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The Cabaret of Plants: Forty Thousand Years of Plant Life and the Human Imagination

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A rich, sweeping, and compelling work of botanical history, The Cabaret of Plants explores dozens of plant species that for millennia have challenged our imaginations, awoken our wonder, and upturned our ideas about history, science, beauty, and belief. Going back to the beginnings of human history, Richard Mabey shows how flowers, trees, and plants have been central to human experience not just as sources of food and medicine but as objects of worship, actors in creation myths, and symbols of war and peace, life and death.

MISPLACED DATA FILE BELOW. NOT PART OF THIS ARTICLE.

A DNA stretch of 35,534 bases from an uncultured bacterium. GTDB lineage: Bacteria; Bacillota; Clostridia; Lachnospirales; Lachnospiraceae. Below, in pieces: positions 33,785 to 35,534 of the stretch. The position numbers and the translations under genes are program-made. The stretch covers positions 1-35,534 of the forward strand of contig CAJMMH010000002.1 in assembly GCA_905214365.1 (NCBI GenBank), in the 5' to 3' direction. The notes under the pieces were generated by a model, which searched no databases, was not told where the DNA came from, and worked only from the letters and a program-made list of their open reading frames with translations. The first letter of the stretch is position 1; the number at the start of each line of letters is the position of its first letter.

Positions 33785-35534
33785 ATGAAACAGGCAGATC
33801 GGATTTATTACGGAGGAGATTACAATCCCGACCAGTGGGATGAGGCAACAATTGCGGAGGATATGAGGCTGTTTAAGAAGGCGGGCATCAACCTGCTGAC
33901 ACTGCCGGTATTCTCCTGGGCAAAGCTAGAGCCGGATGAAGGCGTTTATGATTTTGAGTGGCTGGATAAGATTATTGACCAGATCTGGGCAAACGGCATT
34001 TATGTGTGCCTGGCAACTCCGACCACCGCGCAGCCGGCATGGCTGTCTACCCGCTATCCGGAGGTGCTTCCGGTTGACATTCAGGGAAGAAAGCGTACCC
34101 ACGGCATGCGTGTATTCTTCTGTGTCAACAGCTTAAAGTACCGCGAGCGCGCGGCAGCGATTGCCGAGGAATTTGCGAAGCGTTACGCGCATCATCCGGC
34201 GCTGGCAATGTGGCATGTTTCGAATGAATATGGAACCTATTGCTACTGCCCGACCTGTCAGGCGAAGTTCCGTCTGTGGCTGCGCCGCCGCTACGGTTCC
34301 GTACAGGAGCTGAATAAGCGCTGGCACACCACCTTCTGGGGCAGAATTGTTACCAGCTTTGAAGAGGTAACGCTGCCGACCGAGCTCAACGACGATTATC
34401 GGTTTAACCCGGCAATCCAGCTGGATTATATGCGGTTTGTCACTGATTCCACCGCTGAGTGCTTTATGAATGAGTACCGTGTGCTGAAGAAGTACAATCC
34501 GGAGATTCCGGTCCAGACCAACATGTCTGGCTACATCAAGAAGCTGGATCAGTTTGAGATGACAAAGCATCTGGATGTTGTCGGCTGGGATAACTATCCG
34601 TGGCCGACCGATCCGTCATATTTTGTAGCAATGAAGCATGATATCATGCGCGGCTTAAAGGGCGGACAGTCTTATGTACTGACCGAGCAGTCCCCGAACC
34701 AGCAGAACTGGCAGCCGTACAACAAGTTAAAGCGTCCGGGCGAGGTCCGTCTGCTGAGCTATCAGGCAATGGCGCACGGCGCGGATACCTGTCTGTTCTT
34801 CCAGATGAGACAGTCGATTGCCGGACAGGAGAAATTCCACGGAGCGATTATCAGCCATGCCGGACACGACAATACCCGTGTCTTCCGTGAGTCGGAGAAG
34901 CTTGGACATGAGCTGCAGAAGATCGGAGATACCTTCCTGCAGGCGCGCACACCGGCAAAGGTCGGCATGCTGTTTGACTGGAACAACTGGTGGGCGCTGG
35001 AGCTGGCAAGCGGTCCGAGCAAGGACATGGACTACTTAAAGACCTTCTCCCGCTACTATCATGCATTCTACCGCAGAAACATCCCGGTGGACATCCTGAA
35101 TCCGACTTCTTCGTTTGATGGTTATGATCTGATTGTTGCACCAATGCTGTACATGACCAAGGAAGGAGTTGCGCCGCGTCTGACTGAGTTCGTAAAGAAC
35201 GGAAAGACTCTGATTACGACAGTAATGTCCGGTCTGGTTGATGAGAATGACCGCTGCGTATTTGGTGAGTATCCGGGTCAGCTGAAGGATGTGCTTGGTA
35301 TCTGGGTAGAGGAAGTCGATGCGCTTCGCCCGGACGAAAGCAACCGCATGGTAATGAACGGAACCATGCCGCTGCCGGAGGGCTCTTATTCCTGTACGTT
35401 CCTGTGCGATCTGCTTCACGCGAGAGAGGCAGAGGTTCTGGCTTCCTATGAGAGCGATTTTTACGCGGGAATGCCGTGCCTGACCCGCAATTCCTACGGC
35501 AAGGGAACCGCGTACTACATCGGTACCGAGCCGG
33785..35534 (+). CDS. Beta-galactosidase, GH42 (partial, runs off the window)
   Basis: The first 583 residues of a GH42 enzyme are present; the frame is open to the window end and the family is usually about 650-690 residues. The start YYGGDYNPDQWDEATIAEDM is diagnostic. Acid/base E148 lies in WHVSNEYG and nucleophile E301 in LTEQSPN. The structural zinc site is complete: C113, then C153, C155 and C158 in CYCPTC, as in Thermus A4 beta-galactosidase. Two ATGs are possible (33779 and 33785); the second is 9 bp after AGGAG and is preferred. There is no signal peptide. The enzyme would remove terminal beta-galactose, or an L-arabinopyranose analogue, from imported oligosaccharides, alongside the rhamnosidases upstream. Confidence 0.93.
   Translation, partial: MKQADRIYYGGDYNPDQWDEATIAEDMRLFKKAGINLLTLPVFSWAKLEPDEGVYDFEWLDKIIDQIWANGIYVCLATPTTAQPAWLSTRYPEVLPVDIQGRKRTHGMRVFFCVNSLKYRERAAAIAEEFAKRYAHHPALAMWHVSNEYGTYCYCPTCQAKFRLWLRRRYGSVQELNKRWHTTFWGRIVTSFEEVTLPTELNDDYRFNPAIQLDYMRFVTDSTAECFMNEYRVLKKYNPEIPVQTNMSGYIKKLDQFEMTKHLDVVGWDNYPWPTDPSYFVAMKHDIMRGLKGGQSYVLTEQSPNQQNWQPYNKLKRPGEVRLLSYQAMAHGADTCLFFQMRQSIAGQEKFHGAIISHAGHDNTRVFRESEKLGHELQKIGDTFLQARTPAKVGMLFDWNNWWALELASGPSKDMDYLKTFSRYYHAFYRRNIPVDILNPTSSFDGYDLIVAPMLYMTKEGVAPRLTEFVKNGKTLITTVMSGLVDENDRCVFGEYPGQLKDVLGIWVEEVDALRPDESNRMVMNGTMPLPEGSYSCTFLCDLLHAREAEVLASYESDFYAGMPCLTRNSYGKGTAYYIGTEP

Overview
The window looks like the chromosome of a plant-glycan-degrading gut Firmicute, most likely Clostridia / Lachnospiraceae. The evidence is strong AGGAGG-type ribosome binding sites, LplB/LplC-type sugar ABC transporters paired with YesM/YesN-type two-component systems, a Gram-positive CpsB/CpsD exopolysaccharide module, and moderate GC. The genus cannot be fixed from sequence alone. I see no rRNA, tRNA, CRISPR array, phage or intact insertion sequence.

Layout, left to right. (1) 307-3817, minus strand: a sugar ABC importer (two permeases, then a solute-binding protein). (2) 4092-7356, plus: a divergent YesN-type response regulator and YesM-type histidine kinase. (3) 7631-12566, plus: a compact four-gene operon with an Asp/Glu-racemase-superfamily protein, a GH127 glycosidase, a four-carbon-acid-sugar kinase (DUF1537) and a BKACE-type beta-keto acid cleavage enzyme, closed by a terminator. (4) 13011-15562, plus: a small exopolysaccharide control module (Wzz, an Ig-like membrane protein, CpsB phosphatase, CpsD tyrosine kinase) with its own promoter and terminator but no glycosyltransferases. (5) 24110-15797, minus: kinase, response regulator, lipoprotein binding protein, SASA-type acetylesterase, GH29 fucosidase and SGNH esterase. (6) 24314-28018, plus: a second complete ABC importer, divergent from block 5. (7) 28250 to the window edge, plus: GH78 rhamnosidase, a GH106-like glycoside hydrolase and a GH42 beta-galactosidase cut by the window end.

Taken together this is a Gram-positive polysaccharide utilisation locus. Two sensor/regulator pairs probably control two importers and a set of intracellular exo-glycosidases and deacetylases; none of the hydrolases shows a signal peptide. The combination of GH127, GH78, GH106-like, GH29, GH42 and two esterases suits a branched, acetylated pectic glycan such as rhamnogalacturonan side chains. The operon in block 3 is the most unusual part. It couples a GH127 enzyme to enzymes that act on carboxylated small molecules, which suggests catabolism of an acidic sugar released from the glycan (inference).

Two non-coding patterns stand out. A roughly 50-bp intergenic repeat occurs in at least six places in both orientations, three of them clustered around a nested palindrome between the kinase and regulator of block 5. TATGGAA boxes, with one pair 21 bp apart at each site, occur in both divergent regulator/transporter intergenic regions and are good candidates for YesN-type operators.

Mabey takes listeners from the Himalayas to Madagascar to the Amazon to our own backyards. He ranges through the work of writers, artists, and scientists and across nearly 40,000 years of human history: Ice Age images of plant life in ancient cave art and the earliest representations of the Garden of Eden; Newton's apple and gravity, Priestley's sprig of mint and photosynthesis, and Wordsworth's daffodils; the history of cultivated plants such as maize, ginseng, and cotton; and the ways the sturdy oak became the symbol of British nationhood and the giant sequoia came to epitomize the spirit of America.

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